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Islamic theology (Arabic: عقيدة Aqīdah, plural عقائد ʿaqā'id) is a branch of Islamic studies regarding the beliefs associated with the Islamic faith... Any religious belief system, or creed, can be considered an example of aqidah...
However, this term has taken a significant technical usage in Muslim history and theology, denoting those matters over which Muslims hold conviction....
Literally, the word `aqidah is derived from the root word "`A-Q-D", which means to tie or knot...
Muslims enumerate their creed to include the Six articles of belief...
There is a consensus on the elements of this creed across all spectrums as they are clearly articulated in the qurʾān.... Sectarian differences between Shias and Sunnis are often expressed in differences in branches or elaboration of creedal beliefs as opposed to the core creed (aqidah)....
Muslims may have different ideas regarding the attributes of God or about the purpose of angels...
However there is no dispute on the existence of God, that he has sent his revelation via messengers nor that man will be held to account and rewarded or punished with heaven or hell.
Six articles of belief
In a hadith collected in Sahih al-Bukhari and Sahih Muslim...
The Islamic prophet Muḥammad explains...
"Faith is to affirm your faith in Allah, His angels, His Books, His Messengers and the Last Day, and to believe in the Divine Destiny whether it be good or bad."
The six Sunni articles of belief are:
- Belief in God (Allah), the one and only one worthy of all worship (tawhid).
- Belief in the Angels (mala'ika).
- Belief in the Books (kutub) sent by Allah (including the Qurʾān).
- Belief in all the Messengers (rusul) sent by Allah
- Belief in the Day of Judgment (qiyama) and in the Resurrection (life after death).
- Belief in Destiny (Fate) (qadar).
يَـٰٓأَيُّہَا ٱلَّذِينَ ءَامَنُوٓاْ ءَامِنُواْ بِٱللَّهِ وَرَسُولِهِۦ وَٱلۡكِتَـٰبِ ٱلَّذِى نَزَّلَ عَلَىٰ رَسُولِهِۦ وَٱلۡڪِتَـٰبِ ٱلَّذِىٓ أَنزَلَ مِن قَبۡلُۚ وَمَن يَكۡفُرۡ بِٱللَّهِ وَمَلَـٰٓٮِٕكَتِهِۦ وَكُتُبِهِۦ وَرُسُلِهِۦ وَٱلۡيَوۡمِ ٱلۡأَخِرِ فَقَدۡ ضَلَّ ضَلَـٰلاَۢ بَعِيدًا (١٣٦)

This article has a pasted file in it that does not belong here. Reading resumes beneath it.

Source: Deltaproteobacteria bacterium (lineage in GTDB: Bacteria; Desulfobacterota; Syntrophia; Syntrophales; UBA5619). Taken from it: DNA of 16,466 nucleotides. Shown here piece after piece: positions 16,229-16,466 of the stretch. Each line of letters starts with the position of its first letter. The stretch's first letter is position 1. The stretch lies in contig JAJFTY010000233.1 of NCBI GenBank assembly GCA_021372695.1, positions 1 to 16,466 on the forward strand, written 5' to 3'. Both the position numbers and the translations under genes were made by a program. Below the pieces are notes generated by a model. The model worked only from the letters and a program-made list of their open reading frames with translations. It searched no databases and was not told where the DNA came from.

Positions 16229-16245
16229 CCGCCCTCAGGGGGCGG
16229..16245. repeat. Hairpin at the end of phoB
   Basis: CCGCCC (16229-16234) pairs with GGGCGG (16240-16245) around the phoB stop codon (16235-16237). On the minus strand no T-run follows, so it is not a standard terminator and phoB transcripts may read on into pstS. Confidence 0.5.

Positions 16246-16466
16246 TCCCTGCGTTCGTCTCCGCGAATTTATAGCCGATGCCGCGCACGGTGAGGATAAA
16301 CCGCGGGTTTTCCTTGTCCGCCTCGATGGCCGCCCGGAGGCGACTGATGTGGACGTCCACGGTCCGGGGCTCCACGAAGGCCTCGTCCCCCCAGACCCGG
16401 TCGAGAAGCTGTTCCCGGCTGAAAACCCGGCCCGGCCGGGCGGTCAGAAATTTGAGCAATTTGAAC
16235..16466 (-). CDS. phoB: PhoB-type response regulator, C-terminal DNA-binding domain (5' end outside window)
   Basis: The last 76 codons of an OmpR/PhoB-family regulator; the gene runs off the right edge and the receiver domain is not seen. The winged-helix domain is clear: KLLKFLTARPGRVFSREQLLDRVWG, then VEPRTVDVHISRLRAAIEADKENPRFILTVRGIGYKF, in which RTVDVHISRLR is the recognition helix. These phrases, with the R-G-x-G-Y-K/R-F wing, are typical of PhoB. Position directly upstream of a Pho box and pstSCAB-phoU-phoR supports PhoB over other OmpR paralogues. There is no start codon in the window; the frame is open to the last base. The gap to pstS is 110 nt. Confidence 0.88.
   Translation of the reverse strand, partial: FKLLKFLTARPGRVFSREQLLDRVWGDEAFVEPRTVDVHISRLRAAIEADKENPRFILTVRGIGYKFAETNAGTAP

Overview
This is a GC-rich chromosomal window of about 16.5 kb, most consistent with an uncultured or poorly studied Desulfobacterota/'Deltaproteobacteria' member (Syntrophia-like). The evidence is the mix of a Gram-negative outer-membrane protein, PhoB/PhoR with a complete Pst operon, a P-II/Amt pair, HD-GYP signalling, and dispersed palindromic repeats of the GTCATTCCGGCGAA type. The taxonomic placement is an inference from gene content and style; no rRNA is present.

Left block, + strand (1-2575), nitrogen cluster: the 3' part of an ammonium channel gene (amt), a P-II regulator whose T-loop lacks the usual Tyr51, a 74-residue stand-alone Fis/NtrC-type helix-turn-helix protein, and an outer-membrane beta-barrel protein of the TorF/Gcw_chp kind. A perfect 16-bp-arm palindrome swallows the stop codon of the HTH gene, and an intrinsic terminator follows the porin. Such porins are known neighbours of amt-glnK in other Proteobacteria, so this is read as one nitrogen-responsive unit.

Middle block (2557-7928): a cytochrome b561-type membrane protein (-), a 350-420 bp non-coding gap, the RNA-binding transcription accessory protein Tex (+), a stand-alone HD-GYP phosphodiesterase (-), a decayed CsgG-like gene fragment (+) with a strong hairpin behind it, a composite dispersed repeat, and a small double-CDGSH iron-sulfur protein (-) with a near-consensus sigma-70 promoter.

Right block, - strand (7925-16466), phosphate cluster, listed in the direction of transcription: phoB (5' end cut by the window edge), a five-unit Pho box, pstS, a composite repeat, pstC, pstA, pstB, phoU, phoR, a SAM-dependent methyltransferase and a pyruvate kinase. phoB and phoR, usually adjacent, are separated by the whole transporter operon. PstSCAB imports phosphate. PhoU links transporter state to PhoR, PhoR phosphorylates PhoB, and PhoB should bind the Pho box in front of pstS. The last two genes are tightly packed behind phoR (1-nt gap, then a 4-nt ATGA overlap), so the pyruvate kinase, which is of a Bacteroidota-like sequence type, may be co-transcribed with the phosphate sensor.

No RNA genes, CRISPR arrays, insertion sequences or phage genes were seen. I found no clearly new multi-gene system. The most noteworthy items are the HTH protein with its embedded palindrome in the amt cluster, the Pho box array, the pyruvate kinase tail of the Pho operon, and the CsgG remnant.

" Whoever disbelieveth in God and His angels and His scriptures and His messengers and the Last Day, he verily wandered far stray"
مَن كَانَ عَدُوًّ۬ا لِّلَّهِ وَمَلَـٰٓٮِٕڪَتِهِۦ وَرُسُلِهِۦ وَجِبۡرِيلَ وَمِيكَٮٰلَ فَإِنَّ ٱللَّهَ عَدُوٌّ۬ لِّلۡكَـٰفِرِينَ (٩٨
" Who is an enemy of God, His Angels, His Messengers, Gabriel and Michael! Then, lo! God is an enemy to the disbelievers "
وَلَـٰكِنَّ ٱلۡبِرَّ مَنۡ ءَامَنَ بِٱللَّهِ وَٱلۡيَوۡمِ ٱلۡأَخِرِ وَٱلۡمَلَـٰٓٮِٕڪَةِ وَٱلۡكِتَـٰبِ وَٱلنَّبِيِّـۧنَ
"…righteous is he who believeth in God and the Last Day and the angels and the scripture and the prophets "
وَٱلۡمُؤۡمِنُونَۚ كُلٌّ ءَامَنَ بِٱللَّهِ وَمَلَـٰٓٮِٕكَتِهِۦ وَكُتُبِهِۦ وَرُسُلِهِۦ
"…believer believe in God and His angels and His scriptures and His messengers.. "
The sixth point made it into the creed because of the first theological controversy in Islām....
Although not connected with the sunni-shiʿi controversy about the succession, the majority of Twelfer Shiʿites do not stress God's limitless power (qadar), but rather his boundless justice ʿadl as the sixth point of belief. This does not mean either that Sunnis deny his justice or that Shiʿites negate his power; it simply reflects a difference in emphasis.
In Sunni and Shia view, having Iman literally means to have belief in Six articles....
However the importance of Iman relies heavily upon reasons. Islam explicitly asserts that belief should be maintained in that which can be proven using faculties of perception and conception.
One is required to examine the evidences Islam provides to be convinced to the point of having no doubt. This is indicated in the Arabic word for verse (i.e. verses of Koran)....
Which translates to mean the following: sign, miracle, proof, etc.
After all, this lays the foundation for acting on the secondary matters which would be the rights and regulations of Islam.... So a believer is not supposed to be in the position of relying only on faith as there are verses of the Koran that condemn blind following, questioning its integrity.
Types of theology
Muslim theology is the theology that derived from the Qur'an and Hadith....
The contents of Muslim theology can be divided into theology proper such as theodicy, eschatology, anthropology, apophatic theology, and comparative religion.
Kalam is the Islamic philosophy of seeking theological principles through dialectic...
In Arabic, the word literally means "speech".
A scholar of kalam is referred to as a mutakallim (Muslim theologian; plural mutakallimiin).
Eschatology is literally understood as the last things or ultimate things and in Muslim theology, eschatology refers to the end of this world and what will happen in the next world or hereafter. Eschatology covers the death of human beings, their souls after their bodily death, the total destruction of this world, the resurrection of human souls, the final judgments of human deeds by Allah after the resurrection, and the rewards and punishments for the believers and non-believers respectively. The places for the believers in the hereafter are known as Paradise and for the non-believers as Hell.